We All Had Stars in Our Eyes

Painting Completed October 2011
17 x 13 inches, Textured Acrylic With Moondust On Aircraft Plywood

Every trip to the moon has to start someplace, and for me it started at 09:34 EST on May the 5th of 1961. I was a pilot at the Naval Air Test Center in Pawtuxent River, Maryland, in the ready room briefing for a test flight in one of the Navy's newest airplanes. I was one happy human because i thought I had, for me, the best job in the whole wide world.

Most of my fellow pilots were watching television. On the screen a guy I had never heard of, Astronaut Alan B. Shepard, was getting ready to ride a rocket. As I watched his brief 15 minute and 28 second flight, I realized he had gone higher than I had ever been, faster than I had ever gone, and perhaps even more important, made more noise doing it. Maybe that guy had the best job in the world and I wanted one like it.

Well, on my second try I got the job. In October of 1963 I reported to the Manned Spacecraft Center in Houston, Texas, eager to begin training to fly to the Moon. But like most new jobs, I quickly found out, there was good news, and there was bad news.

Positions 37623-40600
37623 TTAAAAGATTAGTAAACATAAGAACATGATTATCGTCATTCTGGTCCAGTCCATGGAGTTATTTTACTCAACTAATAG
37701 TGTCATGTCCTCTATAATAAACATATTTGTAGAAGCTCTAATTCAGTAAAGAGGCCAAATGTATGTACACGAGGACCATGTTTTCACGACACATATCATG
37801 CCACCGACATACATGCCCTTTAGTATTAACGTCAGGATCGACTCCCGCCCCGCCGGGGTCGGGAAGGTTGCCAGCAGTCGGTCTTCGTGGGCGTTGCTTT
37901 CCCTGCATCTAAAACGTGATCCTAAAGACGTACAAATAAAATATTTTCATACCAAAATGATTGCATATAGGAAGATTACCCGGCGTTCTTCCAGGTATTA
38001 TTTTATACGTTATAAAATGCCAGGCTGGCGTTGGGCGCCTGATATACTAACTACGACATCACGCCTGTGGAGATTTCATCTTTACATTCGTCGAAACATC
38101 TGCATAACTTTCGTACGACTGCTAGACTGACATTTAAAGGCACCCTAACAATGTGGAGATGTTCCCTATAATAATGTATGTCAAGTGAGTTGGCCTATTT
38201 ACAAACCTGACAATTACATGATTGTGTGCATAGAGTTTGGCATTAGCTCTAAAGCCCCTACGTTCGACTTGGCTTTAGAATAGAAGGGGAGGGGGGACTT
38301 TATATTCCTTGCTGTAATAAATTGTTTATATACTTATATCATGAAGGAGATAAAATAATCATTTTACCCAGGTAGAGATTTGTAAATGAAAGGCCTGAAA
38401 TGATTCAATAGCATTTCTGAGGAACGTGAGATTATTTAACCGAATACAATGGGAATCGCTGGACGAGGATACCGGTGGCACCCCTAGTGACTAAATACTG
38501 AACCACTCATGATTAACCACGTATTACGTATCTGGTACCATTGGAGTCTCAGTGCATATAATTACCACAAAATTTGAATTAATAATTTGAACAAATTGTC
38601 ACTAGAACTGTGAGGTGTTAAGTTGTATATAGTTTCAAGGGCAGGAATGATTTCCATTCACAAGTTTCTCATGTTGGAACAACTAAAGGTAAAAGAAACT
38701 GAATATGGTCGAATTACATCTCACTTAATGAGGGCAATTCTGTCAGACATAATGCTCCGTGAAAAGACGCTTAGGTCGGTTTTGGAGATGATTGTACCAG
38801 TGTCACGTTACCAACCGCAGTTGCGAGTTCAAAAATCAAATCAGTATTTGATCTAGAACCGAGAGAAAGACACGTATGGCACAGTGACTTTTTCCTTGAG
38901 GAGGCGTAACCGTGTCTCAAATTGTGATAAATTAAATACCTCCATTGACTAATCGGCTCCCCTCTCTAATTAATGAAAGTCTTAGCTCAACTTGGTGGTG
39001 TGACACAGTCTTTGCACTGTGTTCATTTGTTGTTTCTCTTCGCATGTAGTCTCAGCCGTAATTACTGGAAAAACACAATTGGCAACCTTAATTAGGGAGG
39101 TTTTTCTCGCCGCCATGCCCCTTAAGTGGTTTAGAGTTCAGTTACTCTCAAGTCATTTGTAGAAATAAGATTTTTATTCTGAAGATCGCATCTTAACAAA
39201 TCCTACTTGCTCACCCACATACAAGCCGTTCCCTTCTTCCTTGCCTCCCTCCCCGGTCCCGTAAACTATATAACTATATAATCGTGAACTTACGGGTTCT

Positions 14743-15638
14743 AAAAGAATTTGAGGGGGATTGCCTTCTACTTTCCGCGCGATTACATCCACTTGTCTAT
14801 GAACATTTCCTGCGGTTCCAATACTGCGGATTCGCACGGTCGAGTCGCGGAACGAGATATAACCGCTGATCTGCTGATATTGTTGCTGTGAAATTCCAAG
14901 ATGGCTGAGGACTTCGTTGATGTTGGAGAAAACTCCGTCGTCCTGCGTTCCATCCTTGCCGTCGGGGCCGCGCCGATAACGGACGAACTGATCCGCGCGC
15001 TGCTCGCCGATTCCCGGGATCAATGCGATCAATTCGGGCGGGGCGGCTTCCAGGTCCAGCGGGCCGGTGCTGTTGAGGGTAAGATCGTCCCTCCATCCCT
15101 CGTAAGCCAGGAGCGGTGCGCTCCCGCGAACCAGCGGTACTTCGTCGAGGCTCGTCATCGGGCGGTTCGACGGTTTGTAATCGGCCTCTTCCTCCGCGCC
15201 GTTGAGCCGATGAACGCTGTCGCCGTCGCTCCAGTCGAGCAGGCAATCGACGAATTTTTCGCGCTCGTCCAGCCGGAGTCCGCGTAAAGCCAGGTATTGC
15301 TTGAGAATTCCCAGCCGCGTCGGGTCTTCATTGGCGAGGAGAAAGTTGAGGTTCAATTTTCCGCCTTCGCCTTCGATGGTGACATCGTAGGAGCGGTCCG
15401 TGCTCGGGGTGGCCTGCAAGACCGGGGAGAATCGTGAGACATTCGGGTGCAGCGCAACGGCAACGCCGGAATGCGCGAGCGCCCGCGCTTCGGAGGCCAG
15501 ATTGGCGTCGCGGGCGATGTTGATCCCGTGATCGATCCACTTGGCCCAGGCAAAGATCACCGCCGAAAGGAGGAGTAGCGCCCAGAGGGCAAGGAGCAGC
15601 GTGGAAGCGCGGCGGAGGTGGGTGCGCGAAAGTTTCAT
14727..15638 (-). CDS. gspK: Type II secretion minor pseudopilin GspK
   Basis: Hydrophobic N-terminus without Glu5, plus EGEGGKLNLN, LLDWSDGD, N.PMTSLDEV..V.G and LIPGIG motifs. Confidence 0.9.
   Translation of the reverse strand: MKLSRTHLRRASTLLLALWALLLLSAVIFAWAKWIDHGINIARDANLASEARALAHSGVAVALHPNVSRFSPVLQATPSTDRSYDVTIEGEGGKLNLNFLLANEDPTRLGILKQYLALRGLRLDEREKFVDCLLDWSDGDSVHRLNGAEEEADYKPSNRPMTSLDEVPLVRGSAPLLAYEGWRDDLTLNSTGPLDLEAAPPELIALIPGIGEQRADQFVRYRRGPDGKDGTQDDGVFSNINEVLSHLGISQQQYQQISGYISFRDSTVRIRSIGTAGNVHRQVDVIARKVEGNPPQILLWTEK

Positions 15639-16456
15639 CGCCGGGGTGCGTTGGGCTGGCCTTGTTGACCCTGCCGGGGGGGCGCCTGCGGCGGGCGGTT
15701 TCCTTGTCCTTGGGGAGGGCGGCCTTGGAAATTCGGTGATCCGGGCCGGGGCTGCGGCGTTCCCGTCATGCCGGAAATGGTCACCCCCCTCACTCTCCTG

First, the bad news:
As I came to know my fellow astronauts, engineers and scientist, I began to become concerned. Some were a little smarter than me, a few a little less smart than me, but most were just like me, and that was scary. I knew I had never accomplished an impossible dream and did not know how to even begin intelligently. I was just a U.S. Navy Pilot.

At the time, some of the technology we would need did not even exist. We had a few primitive computers at the Manned Spacecraft Center, but they could not come close to processing sufficient data fast enough to make the real-time decisions that would have to be made to safely fly to the Moon and return to Earth. A strong tough material to make the helmet visors so we could see clearly to explore the moon did not exist. No transparent material anywhere could withstand the temperature changes that would be experienced on the Moon and not crack and shatter.

But now the good news:
The astronauts, engineers and scientists I worked with day after day did not believe we had to be extra smart or extra gifted to do something great. No matter what our level of achievement was in the past, we could find a way, working together as a team, to be extraordinary in the future.

History shows that we were "Right On." I also believe that this is true for all of us humans who read this today. We just have to get some stars in our eyes.